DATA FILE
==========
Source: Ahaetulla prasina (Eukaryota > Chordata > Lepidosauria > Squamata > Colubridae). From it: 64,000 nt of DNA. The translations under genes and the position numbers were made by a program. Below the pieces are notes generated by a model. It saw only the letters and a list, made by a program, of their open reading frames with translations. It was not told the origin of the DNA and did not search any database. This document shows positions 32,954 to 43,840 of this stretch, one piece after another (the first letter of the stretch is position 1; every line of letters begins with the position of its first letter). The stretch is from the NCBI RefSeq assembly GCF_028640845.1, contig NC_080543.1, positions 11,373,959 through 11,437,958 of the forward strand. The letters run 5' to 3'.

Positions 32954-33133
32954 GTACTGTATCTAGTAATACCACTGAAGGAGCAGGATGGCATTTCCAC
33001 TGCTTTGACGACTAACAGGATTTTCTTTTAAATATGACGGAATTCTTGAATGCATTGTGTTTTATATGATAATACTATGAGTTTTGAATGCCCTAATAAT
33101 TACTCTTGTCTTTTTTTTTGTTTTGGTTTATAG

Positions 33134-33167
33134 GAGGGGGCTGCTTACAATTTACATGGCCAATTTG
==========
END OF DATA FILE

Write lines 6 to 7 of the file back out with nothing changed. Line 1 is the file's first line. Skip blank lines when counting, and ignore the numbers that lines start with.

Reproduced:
Positions 33134-33167
33134 GAGGGGGCTGCTTACAATTTACATGGCCAATTTG